I have always enjoyed teaching others, especially about topics like nature and science. I have carried a torch for learning since I was a young child, and I would like to pass on that type of passion to the students I tutor. I am currently a college student at Keiser University. I am attending Keiser to receive my Bachelors Degree in Nutrition.
I grew up in a small town in North Carolina, so Florida is fairly new to me as a home. I enjoy it very much here, as it seems like there is always something to do. I enjoy nature, and I like to be outdoors in my free time. I enjoy hiking, fishing, bird watching, scuba diving and horseback riding when time permits. I also take pleasure in reading, painting, science museums, and a good, strong hot coffee on rainy days!
Undergraduate Degree: Keiser University-Lakeland - Current Undergrad, DIETETICS AND NUTRITION
Scuba diving, hiking, kayaking, swimming, bird watching, dogs, biking, walking, exercise, cooking
What is your teaching philosophy?
I want the student to feel like they are conversing with another student. I want them to have the ability to seek the answer without feeling judged. It is often insightful to bounce ideas off of peers, and that is how I want them to feel when we are discussing their tutored topics.
What might you do in a typical first session with a student?
Find out a little about the student as a person. We'd have a basic conversation to get initially comfortable with one another. Afterwards, I want to know what type of study habits work the best with who they are as a person. Do they retain information best in the morning or at night? Do they learn with visual or auditory tools? These types of questions and more can help determine how to best engage the student so they can learn most effectively.
How can you help a student become an independent learner?
By helping students utilize their own learning styles, they can be taught ways to digest the material so that it matches with their own learning processes. This way, they are able to retain more of the material and do better as a student.
How would you help a student stay motivated?
Remind the student that there is no one individual that gets everything correct, and that it is best to focus on material you are confident in and try your best in materials that may be your weaker subjects.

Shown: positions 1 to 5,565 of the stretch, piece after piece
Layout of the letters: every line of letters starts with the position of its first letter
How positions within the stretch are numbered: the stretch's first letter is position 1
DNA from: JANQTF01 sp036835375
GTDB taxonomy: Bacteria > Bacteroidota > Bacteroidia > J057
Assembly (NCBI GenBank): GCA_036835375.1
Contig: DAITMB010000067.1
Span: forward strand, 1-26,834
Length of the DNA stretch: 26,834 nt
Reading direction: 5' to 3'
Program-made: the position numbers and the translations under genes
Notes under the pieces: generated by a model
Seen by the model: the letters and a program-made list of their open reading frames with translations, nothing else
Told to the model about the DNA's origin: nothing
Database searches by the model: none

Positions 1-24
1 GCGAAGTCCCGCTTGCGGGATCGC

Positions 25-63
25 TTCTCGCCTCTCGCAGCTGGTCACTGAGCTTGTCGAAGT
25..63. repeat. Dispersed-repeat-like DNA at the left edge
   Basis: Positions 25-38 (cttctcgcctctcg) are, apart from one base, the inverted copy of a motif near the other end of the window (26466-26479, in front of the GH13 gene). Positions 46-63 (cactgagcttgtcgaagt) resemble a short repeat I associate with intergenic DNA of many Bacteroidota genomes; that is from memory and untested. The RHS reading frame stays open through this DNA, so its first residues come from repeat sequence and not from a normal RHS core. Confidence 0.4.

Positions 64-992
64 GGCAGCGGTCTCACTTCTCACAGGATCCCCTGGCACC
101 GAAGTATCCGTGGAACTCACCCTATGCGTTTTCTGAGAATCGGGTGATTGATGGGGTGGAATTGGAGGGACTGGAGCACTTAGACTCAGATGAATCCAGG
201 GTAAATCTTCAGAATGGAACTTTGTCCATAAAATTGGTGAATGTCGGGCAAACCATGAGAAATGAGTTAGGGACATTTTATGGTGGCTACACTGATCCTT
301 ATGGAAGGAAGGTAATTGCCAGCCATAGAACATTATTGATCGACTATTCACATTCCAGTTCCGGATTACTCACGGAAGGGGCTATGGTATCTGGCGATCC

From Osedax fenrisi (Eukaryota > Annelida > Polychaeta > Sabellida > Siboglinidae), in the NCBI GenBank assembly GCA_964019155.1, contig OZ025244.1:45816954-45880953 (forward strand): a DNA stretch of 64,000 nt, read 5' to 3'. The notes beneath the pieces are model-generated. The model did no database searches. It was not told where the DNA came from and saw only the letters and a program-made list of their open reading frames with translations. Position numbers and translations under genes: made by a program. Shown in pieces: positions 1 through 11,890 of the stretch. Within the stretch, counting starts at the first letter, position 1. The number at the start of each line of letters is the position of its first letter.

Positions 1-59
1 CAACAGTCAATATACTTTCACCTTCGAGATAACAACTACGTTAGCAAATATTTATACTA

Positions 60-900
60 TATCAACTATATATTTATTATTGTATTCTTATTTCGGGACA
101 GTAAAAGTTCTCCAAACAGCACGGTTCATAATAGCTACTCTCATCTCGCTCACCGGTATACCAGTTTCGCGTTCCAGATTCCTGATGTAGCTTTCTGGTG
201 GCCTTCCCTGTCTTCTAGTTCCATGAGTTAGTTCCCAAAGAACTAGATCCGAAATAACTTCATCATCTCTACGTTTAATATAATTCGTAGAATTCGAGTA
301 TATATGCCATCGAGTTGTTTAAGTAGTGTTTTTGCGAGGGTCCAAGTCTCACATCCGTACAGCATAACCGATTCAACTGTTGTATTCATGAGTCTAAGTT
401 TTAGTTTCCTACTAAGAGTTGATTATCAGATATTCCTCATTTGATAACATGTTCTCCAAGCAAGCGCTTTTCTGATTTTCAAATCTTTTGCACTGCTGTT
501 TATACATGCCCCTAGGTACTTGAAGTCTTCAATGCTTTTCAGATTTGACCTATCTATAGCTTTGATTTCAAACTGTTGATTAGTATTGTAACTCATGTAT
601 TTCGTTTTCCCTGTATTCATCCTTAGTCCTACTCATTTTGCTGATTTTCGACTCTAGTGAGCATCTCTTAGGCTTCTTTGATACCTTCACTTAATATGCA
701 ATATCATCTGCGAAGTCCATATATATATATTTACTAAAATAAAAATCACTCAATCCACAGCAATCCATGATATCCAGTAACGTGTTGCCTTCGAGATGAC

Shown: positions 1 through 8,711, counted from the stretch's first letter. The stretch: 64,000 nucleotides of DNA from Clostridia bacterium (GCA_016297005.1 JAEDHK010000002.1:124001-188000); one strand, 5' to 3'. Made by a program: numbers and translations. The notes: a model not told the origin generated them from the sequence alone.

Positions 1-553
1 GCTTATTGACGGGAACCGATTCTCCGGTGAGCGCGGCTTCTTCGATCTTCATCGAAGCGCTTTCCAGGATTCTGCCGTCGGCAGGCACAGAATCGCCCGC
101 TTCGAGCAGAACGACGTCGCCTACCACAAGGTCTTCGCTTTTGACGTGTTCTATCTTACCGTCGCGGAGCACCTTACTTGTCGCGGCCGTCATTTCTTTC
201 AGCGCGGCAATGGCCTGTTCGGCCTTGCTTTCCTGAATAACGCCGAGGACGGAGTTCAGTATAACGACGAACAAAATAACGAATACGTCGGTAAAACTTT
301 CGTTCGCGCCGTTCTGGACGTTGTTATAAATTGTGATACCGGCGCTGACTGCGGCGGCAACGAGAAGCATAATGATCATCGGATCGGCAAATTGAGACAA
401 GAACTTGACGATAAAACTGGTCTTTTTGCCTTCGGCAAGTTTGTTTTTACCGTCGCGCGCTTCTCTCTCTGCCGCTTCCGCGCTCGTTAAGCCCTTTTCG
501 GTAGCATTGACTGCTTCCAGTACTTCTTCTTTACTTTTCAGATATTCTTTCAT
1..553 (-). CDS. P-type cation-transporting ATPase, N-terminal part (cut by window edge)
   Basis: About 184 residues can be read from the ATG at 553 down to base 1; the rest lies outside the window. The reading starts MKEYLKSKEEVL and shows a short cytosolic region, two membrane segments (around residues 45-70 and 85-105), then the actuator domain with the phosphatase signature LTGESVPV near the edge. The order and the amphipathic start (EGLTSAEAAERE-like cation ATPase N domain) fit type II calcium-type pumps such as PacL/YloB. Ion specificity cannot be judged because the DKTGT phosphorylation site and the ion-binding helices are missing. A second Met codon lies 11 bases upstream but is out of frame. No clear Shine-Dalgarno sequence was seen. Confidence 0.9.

If a student has difficulty learning a skill or concept, what would you do?
Re-evaluate how the subject is being taught, and try to demonstrate the material with a different method.
How do you help students who are struggling with reading comprehension?
Use outline formatting or flowcharts to isolate the most important information that needs to be learned so that it can be focused on without other material cluttering the student's thought processes.
What strategies have you found to be most successful when you start to work with a student?
Maintaining a "student-peer" relationship so that while they can depend upon me for help in a subject, they do not feel like they are being "taught" and, therefore, judged. I try to make the material as interesting as possible and relate it to real world examples whenever possible.
How would you help a student get excited/engaged with a subject that they are struggling in?
Inquire to see whether there is a method that would make the subject easier and more fun to learn. Try to incorporate learning methods that are hands-on and allow the student to use props, etc. to be more engaged in the subject.
What techniques would you use to be sure that a student understands the material?
Using flow-charts, outline method, t/f questions, as well as some short-ended questions to gauge comprehension.
How do you build a student's confidence in a subject?
Encourage them when they get a concept correct. When they do not understand a concept, try to present it in another way. Always have a positive spin on how a concept was understood, then go back to the problem and re-examine it with a different or new method.
How do you evaluate a student's needs?
I like to evaluate each student on a personal level; see how each student learns and what methods help the information be "retained". This can usually be done by asking if the student is a visual or auditory learner.
How do you adapt your tutoring to the student's needs?
I learn differently depending on the subject, and I know my students do as well. I find what method works best for them, and then we try and teach the material that way. If the student still isn't retaining the information, we try a new approach.
What types of materials do you typically use during a tutoring session?
I use the text, real-world examples, any handouts or materials the student has, and if it is the online platform the whiteboard can be used.